The objectives of this study were to examine the quality of unit-level nurse turnover data collection among the National Database of Nursing Quality Indicators hospitals and to identify the burdens of collecting such data.
Tracking and managing nurse turnover at the unit level are critical for administrators who determine managerial strategies. Little is known about the quality of and burdens of unit-level turnover data collection.
Surveys from 178 hospitals were analyzed descriptively.
Most hospitals strongly agreed or agreed with the quality of unit-level turnover data collection. Hospitals identified the burdens of additional time and resources needed for unit-level turnover data collection and the difficulty of obtaining specific reasons for turnover.
Collecting unit-level nurse turnover data can be important and useful for administrators to improve nurse retention, workforce stability, and quality of care. We suggest that the advantages of unit-level nurse turnover data and reports can overcome the identified burdens.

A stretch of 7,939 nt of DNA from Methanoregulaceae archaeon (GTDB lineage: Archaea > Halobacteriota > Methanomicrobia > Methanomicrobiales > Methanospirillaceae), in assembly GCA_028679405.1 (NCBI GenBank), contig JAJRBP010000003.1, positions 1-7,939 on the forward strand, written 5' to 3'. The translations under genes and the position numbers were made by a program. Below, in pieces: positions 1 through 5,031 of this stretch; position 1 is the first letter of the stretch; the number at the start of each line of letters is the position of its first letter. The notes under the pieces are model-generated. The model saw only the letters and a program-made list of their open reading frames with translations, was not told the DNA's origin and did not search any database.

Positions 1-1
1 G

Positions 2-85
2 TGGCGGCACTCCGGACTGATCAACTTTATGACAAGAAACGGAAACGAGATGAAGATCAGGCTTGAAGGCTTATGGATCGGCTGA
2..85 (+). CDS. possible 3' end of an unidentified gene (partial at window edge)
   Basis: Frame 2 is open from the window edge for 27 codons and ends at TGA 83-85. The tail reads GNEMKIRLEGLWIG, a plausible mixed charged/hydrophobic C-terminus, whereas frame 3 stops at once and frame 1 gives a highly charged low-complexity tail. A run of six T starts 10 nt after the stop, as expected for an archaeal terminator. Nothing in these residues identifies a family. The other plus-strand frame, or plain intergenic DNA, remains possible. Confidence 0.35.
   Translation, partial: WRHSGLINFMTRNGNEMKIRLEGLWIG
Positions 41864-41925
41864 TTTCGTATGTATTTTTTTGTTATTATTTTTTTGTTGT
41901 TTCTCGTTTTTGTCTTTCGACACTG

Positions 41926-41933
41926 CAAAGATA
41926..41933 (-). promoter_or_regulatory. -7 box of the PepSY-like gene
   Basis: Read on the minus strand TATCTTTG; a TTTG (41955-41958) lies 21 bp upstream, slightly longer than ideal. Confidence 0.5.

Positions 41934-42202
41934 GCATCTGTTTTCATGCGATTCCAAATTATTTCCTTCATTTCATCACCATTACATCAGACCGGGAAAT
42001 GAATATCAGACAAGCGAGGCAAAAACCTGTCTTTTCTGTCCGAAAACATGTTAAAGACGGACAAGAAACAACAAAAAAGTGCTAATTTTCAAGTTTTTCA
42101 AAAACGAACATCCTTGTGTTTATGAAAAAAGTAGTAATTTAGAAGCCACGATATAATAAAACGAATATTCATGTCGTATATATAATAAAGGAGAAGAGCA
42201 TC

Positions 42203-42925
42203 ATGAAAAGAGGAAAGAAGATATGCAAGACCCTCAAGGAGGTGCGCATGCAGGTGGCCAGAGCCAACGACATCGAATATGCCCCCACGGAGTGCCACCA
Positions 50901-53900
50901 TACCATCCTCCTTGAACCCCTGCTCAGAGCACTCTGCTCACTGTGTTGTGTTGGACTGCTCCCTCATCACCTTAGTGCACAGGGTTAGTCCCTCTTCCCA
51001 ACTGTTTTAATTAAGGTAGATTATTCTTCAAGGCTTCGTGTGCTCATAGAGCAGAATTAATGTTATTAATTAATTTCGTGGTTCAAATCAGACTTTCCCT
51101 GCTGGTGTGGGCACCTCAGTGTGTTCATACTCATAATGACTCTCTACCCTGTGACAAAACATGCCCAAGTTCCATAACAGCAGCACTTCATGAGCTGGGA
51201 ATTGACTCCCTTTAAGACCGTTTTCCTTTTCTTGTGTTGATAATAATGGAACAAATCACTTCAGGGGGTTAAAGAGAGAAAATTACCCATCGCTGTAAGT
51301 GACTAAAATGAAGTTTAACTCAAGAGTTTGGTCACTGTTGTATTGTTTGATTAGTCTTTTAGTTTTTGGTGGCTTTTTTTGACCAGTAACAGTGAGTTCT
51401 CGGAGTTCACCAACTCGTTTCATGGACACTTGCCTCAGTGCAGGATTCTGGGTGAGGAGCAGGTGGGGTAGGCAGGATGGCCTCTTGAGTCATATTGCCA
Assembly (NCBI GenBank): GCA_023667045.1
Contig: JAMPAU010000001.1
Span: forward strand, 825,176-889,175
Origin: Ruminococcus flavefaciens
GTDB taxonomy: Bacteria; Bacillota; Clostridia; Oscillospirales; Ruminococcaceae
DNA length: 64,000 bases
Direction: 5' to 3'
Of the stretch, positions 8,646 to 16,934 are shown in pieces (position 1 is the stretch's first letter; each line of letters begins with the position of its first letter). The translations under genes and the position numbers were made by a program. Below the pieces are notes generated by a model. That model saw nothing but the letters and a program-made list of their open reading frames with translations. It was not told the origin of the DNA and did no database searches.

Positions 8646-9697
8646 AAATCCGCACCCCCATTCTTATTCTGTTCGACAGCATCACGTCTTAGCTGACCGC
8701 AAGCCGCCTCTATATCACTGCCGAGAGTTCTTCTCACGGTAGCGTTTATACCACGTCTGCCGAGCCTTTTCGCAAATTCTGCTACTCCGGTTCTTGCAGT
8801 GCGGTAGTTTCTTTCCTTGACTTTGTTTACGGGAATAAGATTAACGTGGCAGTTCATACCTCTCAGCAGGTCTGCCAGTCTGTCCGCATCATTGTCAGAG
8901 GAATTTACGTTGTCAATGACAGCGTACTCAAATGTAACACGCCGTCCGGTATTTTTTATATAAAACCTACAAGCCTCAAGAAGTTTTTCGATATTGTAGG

Author Affiliations: Assistant Professor (Dr Park), School of Nursing, University of Kansas Medical Center, Kansas City; Professor (Dr Boyle), Fay W. Whitney School of Nursing, University of Wyoming, Laramie.
Support for this study was provided through a contract with the ANA and Press Ganey Associates.
At the time the study was conducted, the authors were personnel at the National Database of Nursing Quality Indicators (NDNQI), established by the ANA.
The views expressed in this article are those of the authors and do not necessarily represent the views of the ANA, Press Ganey, and NDNQI.
The authors declare no conflicts of interest.
Correspondence: Dr Park, 3901 Rainbow Blvd, MS 4043, Kansas City, KS 66160 (firstname.lastname@example.org).
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